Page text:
Misinformation can stop people from taking good actions to save energy and money. You may have heard some of these yourself. Certainly, if you have questions beyond what is here, we’re here to help you be successful. Give us a call toll free at 800-516-0949
Myth #1: Spray foam under a roof voids shingle warranties.
Truth: ANY form of insulation directly under a roof sheething potentially would void a shingle warranty if that brand has that stipulation. The higher the quality of shingles, the less likely the warranty gets voided for insulation under the sheething.
Myth #2: Open cell foam is better for under a roof because it shows leaks.
Truth: Yikes -- where to begin. First off, make sure any known leaks have been fixed before insulating. Don’t use any spray foam to fix a roof leak.
Next -- open cell foam is like a sponge. It readily absorbs water. So, if there is even a small leak, open cell foam would absorb and spread that water out and across the roof, causing a lot of damage. Closed cell foam doesn’t absorb water, so it would resist a small leak for a lot longer, and then would show the leak faster inside the attic without first having spread it across the whole roof deck.
Myth #3: It’s better to spray overhead if you have something already on the floor.
Truth: We hear this a lot from clients -- that spray foam contractors tell them this. To a contractor, it is easier…for THEM! It’s not their home, so of course they’ll sell you on less work for them and more money for volume of product sprayed overhead. But that’s often not what’s best for the house, and by extension, it’s owner and the people who live in it.
Unless you are intentionally turning your attic into a living space or the house is in an area of the country that is fire* or hurricane** prone (California or the South East), the floor is best for most of us. Heck, that’s why there’s insulation already on the floor…that’s where it was intended to go when the house was built. But, most homes have fiberglass or blown in cellulose on the floor and that doesn’t cut it anymore because it doesn’t seal out airflow.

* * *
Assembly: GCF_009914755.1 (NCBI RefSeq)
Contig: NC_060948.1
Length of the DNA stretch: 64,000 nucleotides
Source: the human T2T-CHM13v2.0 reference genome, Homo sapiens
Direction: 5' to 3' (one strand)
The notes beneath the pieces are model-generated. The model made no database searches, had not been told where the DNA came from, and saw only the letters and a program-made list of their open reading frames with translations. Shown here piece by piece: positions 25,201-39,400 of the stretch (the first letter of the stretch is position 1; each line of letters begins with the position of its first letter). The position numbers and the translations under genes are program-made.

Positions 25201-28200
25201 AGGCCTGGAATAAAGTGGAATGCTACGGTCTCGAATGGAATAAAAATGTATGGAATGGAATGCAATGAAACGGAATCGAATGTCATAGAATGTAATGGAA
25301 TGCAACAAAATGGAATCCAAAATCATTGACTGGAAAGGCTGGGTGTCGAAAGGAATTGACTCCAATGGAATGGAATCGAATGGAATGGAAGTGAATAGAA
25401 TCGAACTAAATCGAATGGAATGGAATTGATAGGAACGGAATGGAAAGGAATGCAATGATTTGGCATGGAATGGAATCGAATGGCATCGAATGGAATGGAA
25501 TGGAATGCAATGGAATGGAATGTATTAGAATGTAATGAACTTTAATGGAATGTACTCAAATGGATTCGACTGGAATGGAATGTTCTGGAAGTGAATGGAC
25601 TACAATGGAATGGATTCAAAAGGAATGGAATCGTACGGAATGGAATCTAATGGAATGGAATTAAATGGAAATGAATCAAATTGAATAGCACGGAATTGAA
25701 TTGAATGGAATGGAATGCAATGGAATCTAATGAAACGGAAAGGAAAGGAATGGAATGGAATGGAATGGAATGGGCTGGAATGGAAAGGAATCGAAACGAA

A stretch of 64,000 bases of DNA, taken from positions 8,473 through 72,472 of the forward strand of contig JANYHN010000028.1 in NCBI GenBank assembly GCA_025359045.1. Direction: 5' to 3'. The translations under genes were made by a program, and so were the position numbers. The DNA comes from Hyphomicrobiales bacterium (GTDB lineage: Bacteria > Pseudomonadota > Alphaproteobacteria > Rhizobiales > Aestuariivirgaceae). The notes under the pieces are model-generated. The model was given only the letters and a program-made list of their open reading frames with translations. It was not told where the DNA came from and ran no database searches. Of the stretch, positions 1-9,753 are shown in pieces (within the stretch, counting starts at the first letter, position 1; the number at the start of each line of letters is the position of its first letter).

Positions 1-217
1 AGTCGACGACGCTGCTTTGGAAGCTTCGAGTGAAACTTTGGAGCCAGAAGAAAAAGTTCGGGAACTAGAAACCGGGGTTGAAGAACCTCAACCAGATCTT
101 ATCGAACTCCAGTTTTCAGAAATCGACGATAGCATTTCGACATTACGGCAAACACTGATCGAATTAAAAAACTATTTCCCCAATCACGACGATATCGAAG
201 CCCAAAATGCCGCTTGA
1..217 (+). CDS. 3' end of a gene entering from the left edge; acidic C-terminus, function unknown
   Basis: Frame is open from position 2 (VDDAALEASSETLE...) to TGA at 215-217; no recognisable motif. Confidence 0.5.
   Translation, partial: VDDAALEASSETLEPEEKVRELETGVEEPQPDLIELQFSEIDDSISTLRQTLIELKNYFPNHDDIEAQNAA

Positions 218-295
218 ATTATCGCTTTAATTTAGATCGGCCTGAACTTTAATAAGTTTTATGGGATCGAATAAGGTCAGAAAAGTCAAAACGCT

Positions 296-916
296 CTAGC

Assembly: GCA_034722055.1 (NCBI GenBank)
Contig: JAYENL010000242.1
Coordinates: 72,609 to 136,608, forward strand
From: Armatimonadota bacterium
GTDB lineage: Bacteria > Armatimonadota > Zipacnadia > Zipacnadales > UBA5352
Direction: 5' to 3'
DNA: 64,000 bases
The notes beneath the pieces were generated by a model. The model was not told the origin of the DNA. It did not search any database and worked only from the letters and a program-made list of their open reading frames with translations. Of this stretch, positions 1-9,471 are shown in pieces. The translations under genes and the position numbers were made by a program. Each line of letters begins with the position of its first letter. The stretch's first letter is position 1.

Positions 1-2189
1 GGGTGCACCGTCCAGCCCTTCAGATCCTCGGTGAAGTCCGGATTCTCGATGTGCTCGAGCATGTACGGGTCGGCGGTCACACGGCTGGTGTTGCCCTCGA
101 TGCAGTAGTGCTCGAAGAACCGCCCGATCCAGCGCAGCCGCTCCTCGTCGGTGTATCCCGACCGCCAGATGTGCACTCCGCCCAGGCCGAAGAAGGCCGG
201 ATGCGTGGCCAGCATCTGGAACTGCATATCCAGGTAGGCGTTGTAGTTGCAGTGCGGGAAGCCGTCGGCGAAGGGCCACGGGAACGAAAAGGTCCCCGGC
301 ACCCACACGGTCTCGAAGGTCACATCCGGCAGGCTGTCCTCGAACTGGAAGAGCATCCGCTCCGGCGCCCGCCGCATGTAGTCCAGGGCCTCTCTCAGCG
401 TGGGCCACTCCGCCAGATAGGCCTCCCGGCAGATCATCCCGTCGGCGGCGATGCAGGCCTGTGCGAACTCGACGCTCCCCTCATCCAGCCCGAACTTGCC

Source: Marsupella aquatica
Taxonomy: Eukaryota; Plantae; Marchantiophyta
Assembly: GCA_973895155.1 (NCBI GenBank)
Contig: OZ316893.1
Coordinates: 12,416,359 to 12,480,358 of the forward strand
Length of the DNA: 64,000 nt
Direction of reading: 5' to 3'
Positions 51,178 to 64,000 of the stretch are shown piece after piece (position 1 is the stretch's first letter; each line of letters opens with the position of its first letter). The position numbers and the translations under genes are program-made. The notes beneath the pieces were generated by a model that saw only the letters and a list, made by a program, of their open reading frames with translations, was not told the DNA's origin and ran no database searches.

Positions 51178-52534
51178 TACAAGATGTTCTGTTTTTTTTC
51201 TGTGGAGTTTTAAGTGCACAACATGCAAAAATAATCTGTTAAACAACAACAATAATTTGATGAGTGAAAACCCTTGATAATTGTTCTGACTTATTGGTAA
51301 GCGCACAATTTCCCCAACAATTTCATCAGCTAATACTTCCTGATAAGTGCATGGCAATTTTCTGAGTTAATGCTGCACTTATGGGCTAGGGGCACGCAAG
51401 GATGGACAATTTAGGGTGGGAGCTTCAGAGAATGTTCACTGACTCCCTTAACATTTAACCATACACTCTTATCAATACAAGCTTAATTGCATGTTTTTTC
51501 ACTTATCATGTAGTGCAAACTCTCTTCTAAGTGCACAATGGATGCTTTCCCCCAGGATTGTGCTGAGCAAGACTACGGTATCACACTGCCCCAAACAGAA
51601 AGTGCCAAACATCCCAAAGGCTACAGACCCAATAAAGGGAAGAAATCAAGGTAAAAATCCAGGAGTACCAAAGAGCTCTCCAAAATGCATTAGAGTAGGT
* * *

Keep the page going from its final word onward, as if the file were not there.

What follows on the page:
Do it right -- remove what’s already on the floor. Inspect what you’re removing for potential re-use. Spray down 1 inch of closed cell Foam it Green and then pile batts back on top (new if the stuff you pulled up was garbage). Do NOT seal over that old stuff…that will cause mold issues down the road.
*Fire prone areas often opt for sealing soffit vents (and therefore ridge vents) because during fire season, the roof is what catches on fire as the circulating air in the attic is what draws in the fire.
**Hurricane prone areas often seal soffit and ridge vents to avoid strong gusts of wind whipping up through the vents and tearing roofs off houses.
Myth #4: You can pile insulation on E84 Rated Canned Lights.
Truth: It is a good idea (and code regulation) to have E84 Fire Retardant Canned Lights, but you still should never put any form of insulation directly to a canned light. Use canned light covers to provide air and space to your canned lights. Then, seal the canned light covers down to the floor of the attic so air doesn’t escape through the holes cut in the ceiling to fit the canned lights.
Got a different question or myth you want to talk more about? Call us! 800-516-0949